They picked them up by their arms and legs and held them over the brick furnace until their clothes caught fire,’ family spokesman Javed Maseeh told NBC News. ‘And then they threw them inside the furnace.’ He said Bibi, a mother of four who was four months pregnant, was wearing clothing that did not initially catch fire, so the mob removed her from over the kiln and wrapped her up in cotton to make sure the material would burn faster.

The killings were sparked by the mob’s belief the couple had desecrated a copy of the Koran. By the time the attack was over, only charred bones and the couple’s discarded shoes remained.[31]

The authorities charged 103 people with the murder of the Christian couple, but only 5 of them were convicted of murder by a Lahore court in Nov 2016.[32] Some of the accused were given jail terms, while the rest were set free by the courts.[33] Back in 2009, Asia Bibi, an illiterate Christian woman, was accused of insulting the Prophet of Islam (PBUH). She was convicted of blasphemy in 2010 and sentenced to death. After remaining incarcerated for about a decade, she was declared innocent and released by the Supreme Court. Similarly, a court in Mirpurkhas in Sindh handed down death sentence to a mentally disabled Christian, Yaqoob Bashir, for blasphemy.[34]

On 13 Dec 2018, another court in Jhelum sentenced two Christian brothers Qaisar Ayub and Amoon Ayub to death for allegedly committing blasphemy. They had been in prison since 2015 on blasphemy charges.[35] These are but only a few incidents of violence against the Christian community. Back in Aug 2009, an entire Christian neighborhood in Gojra, Punjab was attacked by Muslim mobs after some Christians were accused of desecrating pages of the Holy Quran. Eight Christians were killed which included four women and a child, and around 40 homes were burned to ashes.[36] Similarly, another Christian neighborhood was attacked in Lahore in 2013.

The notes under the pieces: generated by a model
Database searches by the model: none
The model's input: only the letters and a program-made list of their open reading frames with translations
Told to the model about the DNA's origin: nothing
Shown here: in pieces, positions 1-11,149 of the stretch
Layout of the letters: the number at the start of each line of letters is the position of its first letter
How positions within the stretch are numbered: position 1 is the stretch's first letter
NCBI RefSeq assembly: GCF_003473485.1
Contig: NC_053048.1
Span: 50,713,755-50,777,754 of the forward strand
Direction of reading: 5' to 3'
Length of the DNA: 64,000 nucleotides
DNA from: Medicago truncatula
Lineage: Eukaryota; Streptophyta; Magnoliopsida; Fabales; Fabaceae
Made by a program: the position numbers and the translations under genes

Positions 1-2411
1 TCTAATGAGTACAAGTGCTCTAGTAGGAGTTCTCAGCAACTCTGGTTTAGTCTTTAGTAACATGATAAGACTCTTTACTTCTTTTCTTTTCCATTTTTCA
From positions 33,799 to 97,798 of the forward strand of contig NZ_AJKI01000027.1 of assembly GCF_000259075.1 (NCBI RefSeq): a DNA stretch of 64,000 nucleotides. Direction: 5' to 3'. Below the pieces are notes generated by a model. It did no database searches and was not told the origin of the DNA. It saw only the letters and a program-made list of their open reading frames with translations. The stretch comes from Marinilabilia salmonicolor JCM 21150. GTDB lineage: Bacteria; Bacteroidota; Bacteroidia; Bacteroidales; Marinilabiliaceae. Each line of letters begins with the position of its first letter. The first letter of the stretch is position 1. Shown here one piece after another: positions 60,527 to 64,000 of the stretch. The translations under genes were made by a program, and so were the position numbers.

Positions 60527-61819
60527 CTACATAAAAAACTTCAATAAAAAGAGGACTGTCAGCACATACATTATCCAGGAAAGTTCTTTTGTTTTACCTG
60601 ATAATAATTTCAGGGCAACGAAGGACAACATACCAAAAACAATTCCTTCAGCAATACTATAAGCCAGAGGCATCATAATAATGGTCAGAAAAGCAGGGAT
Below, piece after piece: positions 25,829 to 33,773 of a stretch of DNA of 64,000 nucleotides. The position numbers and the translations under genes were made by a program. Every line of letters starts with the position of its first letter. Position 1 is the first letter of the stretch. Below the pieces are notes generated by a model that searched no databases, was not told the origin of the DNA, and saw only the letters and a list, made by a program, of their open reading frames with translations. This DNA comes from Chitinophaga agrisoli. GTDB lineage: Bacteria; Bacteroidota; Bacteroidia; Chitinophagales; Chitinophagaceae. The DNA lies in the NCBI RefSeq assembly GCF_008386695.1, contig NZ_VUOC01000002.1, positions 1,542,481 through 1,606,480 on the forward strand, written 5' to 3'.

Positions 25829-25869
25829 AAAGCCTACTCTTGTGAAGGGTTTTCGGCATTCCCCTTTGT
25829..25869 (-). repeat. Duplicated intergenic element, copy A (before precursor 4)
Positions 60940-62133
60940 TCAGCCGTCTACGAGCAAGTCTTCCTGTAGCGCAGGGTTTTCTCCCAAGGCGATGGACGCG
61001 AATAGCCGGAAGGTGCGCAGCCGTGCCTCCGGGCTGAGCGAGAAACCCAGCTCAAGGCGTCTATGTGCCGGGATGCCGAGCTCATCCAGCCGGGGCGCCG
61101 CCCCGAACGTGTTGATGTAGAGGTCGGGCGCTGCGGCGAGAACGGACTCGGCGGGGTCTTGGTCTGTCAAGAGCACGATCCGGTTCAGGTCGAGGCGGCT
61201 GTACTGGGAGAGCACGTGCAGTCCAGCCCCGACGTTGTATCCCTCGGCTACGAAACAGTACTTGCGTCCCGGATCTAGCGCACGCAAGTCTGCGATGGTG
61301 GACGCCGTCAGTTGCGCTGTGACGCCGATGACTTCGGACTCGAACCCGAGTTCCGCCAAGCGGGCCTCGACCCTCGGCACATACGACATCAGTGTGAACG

The table below shows the Christians accused of blasphemy in Pakistan from 1990 to 2009:[37]

MonthYearIncidents reportedLocation
Dec 071990Tahir Iqbal, a Christian man, was accused of abusing Prophet Mohammad (PBUH) at the time of Azaan, and imparting anti-Islamic education to children during tuitions.Lahore
Oct 081991Chand Barkat, 28, was charged with blasphemy by a bangle vendor because of professional jealousy.Karachi
Dec 101991Gul Masih of Faisalabad was charged for using sacrilegious language about the Prophet (PBUH) and his wivesSargodha
Jan 061992Christian teacher Naimat Ahmar, 43, was butchered by a young member of a militant religious group on charges of blasphemy.Faisalabad
 1992Bantu Masih, 80, and Mukhtar Masih, 50, were arrested on the allegation of committing blasphemy.Lahore
Nov1992Same Gul Masih, a Christian, charged in 1990 was sentenced to death.    Lahore
Feb1993Anwar Masih, a Christian, was sent to jail for allegedly insulting the Prophet Mohammed (PBUH).Samundari
May1993Twelve-year-old Salamat Masih, Manzoor Masih, 37, and Rehmat Masih, 42, were charged with writing derogatory remarks against Prophet Mohammed (PBUH) on the wall of a Mosque.Gujranwala